Josh Marks

Global Solar Power Passes 100,000 Megawatt Milestone and Continues to Increase Rapidly

by , 08/01/13
filed under: clean tech, Policy, Solar Power

solar energy, solar power, solar PV capacity, world solar, megawatts, China, Germany, Italy, United States
Image via Flickr

The sun is shining on solar energy across the world. In 2012, a record 31,100 megawatts of solar photovoltaics (PV) was installed, pushing the total global solar power capacity past 100,000 megawatts. Now, new reports from the Earth Policy Institute and Worldwatch Institute find that more countries are getting into the solar power game as costs come down and installations ramp up. Solar PV installed capacity increased by 41 percent in 2012 alone, with more than 30 countries now claiming capacity of over 100 megawatts—a figure that is projected to double by 2018.


solar energy, solar power, solar PV capacity, world solar, megawatts, China, Germany, Italy, United States
Image via Flickr

The countries with the most installed solar PV capacity rank as follows: Germany (32.4 gigawatts), Italy (16.4 GW), the United States (7.2 GW) and China (7 GW). Around 60 percent of solar PV is manufactured in China and the rapid pace of production has significantly brought down the prices of solar PV worldwide, which in turn has helped China install more capacity. The lower costs are why global capacity increased in 2012, despite the fact that investments in solar energy actually dropped 11 percent from 2011 to $140.4 billion. In July 2013, the Chinese government set a goal of 35,o00 megawatts by 2015, which means China could challenge the dominance of the European Union, where 76 percent of global solar power use occurred in 2012 and where 68 percent of the world’s solar PV capacity is installed.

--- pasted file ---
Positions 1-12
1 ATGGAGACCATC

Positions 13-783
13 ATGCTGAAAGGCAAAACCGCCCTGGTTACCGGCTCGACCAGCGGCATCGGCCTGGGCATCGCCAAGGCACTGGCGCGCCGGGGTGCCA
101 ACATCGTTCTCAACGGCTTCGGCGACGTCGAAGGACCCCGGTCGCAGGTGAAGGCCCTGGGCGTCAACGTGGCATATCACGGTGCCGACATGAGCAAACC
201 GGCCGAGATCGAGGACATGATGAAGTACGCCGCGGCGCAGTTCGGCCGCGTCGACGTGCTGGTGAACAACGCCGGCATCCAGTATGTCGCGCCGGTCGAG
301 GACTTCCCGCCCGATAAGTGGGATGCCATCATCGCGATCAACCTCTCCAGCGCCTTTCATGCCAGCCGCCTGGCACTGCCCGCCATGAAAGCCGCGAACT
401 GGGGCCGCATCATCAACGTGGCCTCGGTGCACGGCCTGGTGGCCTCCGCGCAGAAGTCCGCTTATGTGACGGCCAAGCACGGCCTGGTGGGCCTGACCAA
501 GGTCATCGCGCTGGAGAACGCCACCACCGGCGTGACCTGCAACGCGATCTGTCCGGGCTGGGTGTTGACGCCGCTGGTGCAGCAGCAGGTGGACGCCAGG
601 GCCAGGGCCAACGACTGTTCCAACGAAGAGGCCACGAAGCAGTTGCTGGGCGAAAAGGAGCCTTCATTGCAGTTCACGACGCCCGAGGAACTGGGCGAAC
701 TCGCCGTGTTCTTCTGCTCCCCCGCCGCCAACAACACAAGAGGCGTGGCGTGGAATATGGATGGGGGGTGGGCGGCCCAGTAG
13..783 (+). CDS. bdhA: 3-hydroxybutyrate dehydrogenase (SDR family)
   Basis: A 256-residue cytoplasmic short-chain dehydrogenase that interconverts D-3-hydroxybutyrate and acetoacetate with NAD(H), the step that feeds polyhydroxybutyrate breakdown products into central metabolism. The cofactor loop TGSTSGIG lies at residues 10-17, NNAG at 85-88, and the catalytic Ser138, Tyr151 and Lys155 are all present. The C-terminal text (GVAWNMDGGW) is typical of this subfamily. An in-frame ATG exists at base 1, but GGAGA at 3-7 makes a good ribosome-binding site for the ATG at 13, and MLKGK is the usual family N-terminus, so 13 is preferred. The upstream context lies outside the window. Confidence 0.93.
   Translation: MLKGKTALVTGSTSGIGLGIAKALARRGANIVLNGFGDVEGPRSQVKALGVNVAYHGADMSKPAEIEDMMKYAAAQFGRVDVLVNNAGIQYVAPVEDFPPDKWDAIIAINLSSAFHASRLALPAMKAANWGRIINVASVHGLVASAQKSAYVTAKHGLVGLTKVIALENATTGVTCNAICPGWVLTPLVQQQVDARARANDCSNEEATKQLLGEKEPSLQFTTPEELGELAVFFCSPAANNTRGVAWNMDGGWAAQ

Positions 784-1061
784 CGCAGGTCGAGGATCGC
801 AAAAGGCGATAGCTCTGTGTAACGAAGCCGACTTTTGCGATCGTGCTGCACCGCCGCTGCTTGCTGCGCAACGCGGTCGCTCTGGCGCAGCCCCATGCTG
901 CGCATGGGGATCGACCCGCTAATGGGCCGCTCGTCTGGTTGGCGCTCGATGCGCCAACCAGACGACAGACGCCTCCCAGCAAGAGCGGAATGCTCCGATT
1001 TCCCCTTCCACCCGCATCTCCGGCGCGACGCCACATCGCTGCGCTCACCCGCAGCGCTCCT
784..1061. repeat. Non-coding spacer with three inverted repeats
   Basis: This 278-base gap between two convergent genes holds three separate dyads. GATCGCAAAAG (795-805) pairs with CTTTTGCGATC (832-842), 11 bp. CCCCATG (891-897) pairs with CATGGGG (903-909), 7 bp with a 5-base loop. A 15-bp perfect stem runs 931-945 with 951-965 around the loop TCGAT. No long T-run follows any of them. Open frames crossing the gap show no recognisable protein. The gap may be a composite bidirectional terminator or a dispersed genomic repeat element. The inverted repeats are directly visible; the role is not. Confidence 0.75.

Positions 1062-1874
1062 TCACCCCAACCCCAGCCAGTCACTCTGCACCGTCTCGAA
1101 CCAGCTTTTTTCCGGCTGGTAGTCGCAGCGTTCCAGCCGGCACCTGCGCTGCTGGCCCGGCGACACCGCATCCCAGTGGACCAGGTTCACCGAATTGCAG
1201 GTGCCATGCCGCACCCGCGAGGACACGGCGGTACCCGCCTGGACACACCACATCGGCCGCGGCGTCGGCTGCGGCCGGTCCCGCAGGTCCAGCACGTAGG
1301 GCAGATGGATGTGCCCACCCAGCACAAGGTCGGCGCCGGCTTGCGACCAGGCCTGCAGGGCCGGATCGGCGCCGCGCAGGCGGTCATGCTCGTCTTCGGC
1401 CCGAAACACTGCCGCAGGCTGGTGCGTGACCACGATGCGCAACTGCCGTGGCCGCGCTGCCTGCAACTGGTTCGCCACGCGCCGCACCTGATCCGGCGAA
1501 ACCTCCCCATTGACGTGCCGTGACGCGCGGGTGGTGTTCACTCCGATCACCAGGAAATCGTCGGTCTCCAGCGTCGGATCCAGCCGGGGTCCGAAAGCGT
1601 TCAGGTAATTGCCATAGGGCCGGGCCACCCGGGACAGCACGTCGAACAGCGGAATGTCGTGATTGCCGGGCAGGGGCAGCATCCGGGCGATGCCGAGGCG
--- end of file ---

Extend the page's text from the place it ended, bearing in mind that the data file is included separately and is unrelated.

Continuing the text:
Government incentives after the Fukushima nuclear disaster have spurred more large-scale solar PV projects, which may mean Japan will install the most capacity in 2013 at around 9,000 megawatts. The Earth Policy Institute report also cites emerging economies such as India as ramping up large-scale solar projects while Bangladesh and Peru increase PV capacity in off-grid homes located in rural areas.

Feed-in tariff incentives are credited with making Germany and Italy world leaders in solar energy, even while feed-in tariffs are winding down in these countries as the solar industries mature.  Renewable portfolio standards in 29 states are a main driver in the United States catching up with the rest of the world in solar capacity. With a lack of a federal renewable energy policy, the United States had lagged behind in solar energy capacity despite its abundant sunshine. But U.S. solar installations doubled in 2011 and recently passed the 10,000 megawatt mark.

Analysts predict a world record of 35,000 installed PV in 2013 with PV capacity expected to triple by 2018 to 308,000 megawatts.

Via Sustainablog

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